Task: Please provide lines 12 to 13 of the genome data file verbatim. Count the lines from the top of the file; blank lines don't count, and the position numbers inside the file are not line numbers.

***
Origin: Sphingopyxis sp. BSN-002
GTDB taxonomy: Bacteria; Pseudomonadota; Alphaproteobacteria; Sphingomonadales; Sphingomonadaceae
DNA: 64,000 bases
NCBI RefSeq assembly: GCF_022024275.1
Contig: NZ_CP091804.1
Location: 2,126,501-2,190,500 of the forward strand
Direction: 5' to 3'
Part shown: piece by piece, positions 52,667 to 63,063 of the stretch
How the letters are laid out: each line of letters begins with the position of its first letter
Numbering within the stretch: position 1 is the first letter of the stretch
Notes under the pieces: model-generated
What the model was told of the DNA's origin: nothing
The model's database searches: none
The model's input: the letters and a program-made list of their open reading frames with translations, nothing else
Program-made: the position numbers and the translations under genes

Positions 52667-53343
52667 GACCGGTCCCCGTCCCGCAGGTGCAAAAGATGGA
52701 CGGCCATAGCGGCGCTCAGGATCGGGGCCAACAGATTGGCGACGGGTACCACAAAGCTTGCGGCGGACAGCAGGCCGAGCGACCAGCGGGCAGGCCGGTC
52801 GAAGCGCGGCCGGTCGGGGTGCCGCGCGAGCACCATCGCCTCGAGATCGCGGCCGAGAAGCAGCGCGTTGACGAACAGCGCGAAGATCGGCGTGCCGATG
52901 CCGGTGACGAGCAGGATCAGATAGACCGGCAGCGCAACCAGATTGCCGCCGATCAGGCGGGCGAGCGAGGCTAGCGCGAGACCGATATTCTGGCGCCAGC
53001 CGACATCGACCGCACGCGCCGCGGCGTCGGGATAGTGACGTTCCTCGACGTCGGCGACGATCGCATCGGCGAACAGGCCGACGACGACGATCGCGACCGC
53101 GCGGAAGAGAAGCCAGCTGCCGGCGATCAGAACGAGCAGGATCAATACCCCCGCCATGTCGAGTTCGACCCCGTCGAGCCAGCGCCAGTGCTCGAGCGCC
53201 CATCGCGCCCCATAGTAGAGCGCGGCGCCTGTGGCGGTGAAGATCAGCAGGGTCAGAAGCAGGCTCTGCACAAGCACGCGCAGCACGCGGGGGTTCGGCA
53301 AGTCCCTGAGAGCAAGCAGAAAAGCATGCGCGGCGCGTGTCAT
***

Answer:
What the model was told of the DNA's origin: nothing
The model's database searches: none